On Losartan Potassium - now have raised creatinine levels

Posted , 5 users are following.

I have been on Diltiazem for about 6 months and Losartan Potassium for high blood pressure for a month and my latest blood test has shown raised creatinine. Blood pressure still isn't as low as the consultant wants to see it but will not add any further medication now because of the raised creatine and the fact that I already have only one kidney and chronic kidney disease stage 3. That condition isn't serious in itself but obviously the raised creatinine means that my kidney is now at risk and I'm hoping like mad that the necessary BP medications won't cause it to fail. Have tried other BP meds over the last few months, including Amlodipine and Ramipril but couldn't cope with the side effects. It's bad enough now coping with ankle swelling and leg discomfort from the Diltiazem or Losartan, but think it's more likely to be the Diltiazem

Has anyone had this experience of raised creatinine? I'm so anxious to know whether the creatinine levels/kidney function are able to return to normal if the Losartan is discontinued. Any advice will be most appreciated.

1 like, 15 replies

15 Replies

  • Posted

    Hi MrsO

    I assume your sodium level is back to normal now ? Whilst the raised creatinine may respond to stopping the losartan, I doubt the doctors would want to stop unless the rise was exceptionally high. A dose reduction of losartan may be considered but that brings the disadvantage of affecting blood pressure control.


  • Posted

    Hello Tarun and thank you for replying.....again! Well remembered too with the sodium level which apparently has increased one point to 133 at the most recent blood test. However the Creatinine has increased to 112 - it was previously in the low 90's. I don't know what would be classed as "exceptionally high".

    Of course you're right there is no way the Losartan can be reduced as the consultant would like the BP even lower. He explained that I didn't seem to get on with the BP medications that were "kidney neutral" and care had to be taken with the others. I've also just remembered that about 7 years ago the GP started me on Candesartan and rang following the usual first blood test telling me to stop taking it as my creatinine levels were raised. As that is from the same family of drugs as Losartan then I guess this was bound to happen. I so wish, along with many others I suspect, that there was an alternative and natural way to get my BP down but I already have a very healthy diet with no added salt, have a half hour daily walk as fast as I can (although the medication is now slowing me down a bit)am not really overweight at 10st and 5ft 4ins, although do wonder if I could lose a stone whether the BP would reduce as well.

    Tarun, do you know if there are any BP medications that will not adversely affect my kidney function, please? I'm really getting worried that the effects from the creatinine will be permanent and lower my eGFR into a worse stage.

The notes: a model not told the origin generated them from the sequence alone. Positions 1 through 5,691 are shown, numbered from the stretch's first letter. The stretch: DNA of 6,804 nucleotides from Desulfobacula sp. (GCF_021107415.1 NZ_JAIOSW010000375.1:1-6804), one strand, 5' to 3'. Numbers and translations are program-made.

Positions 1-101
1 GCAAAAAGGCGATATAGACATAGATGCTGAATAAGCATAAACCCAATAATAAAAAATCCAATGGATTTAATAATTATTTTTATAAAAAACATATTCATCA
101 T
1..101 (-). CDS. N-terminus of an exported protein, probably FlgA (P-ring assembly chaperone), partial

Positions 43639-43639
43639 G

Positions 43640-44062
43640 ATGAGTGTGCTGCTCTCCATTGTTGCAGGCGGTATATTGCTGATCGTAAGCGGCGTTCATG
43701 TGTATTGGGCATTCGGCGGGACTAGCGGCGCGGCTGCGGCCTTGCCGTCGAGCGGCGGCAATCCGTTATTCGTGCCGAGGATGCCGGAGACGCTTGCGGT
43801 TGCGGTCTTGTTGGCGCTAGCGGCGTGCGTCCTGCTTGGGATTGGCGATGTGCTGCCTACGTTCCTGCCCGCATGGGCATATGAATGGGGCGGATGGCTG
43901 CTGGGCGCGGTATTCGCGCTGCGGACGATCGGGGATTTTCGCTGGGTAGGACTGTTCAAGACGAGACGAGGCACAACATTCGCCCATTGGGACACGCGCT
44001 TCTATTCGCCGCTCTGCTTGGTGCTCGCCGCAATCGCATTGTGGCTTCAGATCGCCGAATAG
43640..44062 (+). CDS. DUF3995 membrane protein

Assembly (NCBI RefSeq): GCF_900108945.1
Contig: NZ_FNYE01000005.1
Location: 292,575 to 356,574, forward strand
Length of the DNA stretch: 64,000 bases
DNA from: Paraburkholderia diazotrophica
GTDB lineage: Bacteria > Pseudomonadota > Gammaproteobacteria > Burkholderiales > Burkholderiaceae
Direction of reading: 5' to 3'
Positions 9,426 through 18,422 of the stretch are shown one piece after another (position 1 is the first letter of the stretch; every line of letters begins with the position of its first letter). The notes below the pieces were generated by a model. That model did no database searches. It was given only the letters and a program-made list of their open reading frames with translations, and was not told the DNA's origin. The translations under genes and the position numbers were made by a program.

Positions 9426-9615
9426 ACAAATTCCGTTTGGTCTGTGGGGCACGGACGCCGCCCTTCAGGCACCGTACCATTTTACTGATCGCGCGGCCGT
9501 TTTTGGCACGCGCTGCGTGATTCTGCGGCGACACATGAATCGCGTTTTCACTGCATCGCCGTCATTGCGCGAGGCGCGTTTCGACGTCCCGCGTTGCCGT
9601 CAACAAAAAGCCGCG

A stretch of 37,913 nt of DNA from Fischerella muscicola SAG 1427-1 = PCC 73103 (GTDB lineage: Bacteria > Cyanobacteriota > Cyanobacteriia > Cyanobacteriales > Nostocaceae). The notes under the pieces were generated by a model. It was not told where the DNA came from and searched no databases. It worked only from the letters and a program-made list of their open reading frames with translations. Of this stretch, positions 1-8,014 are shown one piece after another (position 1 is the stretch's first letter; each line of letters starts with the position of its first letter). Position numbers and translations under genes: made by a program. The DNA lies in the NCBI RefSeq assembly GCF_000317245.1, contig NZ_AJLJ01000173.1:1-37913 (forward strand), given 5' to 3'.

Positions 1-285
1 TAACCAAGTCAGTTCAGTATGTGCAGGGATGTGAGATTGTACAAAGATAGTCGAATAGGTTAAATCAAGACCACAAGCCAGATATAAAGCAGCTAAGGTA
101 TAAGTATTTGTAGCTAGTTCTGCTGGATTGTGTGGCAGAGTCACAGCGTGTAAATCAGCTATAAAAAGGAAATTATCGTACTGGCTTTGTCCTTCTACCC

• Posted

    I think a creatinine of 112 would not be too concerning - I was thinking closer to 200, or if your GFR was markedly reduced, however it will need to be monitored to make sure it doesn't worsen. I think you fit into the "healthy" category for BMI so not sure how much effect additional weight loss will have on the BP. Have you previously tried beta blockers ? These are a good option in CKD, although they shouldn't be used together with diltiazem as there is a significant risk of low blood pressure and heart rate. Alpha blockers may be another option, which include medicines such as doxazosin. There are other odd drugs which do not fit in a specific class, such as moxonidine, methyldopa and hydralazine but these all bring their own side effects with them. I understand that your nephrologist would want to get the BP down to a pre-specified target but you need to balance that with your quality of life on such medicines. It is often difficult to get BP down despite a number of medicines.
  • Posted

    Thank you Tarun - you're a mine of information and I'm very grateful. I believe I will be monitored well as the renal consultant has given me a couple of blood test forms, asking me to have another blood test in 3 weeks followed by a second one four weeks later when I have an appointment to see him again.

    I did take the beta blocker, Atenolol, for 3 years some 7 years ago, and was taken off that and switched to Ramipril by another renal consultant following the CKD3 diagnosis who said that Ramipril was better than Atenolol. The CKD diagnosis came following a year undiagnosed, and therefore untreated, with what eventually turned out to be PMR. Unfortunately, because that wasn't diagnosed and treated I also then succumbed to the linked condition GCA within a couple of weeks of starting Ramipril so it was stopped and I remained free of BP medicines for 7 years. During the undiagnosed PMR, for about 7 months I took daily small doses of Ibuprofen just to get me off the bed and into a wheelchair and ambulance for my rheumatology appointments and I strongly suspect the Ibuprofen contributed to the CKD diagnosis.

    It was a wonderful local pharmacist (sadly, for us, now retired!) who eventually suspected GCA and PMR and fortunately my second rheumatologist agreed and a few years of steroid treatment was successful and I have been in remission for some 20 months and running a support group for other sufferers.

    I will never take Ibuprofen again - I'd had one wonderful functioning kidney for more than 50 years after the other was removed at the age of 12.

    I will keep the beta blocker, Atenolol in mind - I believe a lower dose of that worked better than this medium dose of Losartan at keeping my BP down, but then I have to forget I am a few years older!

    I do hope I haven't bored you with all the above, but it does probably explain why I'm an awkward patient! Thanks you again, Tarun, you have certainly helped to put my mind at rest.

  • Posted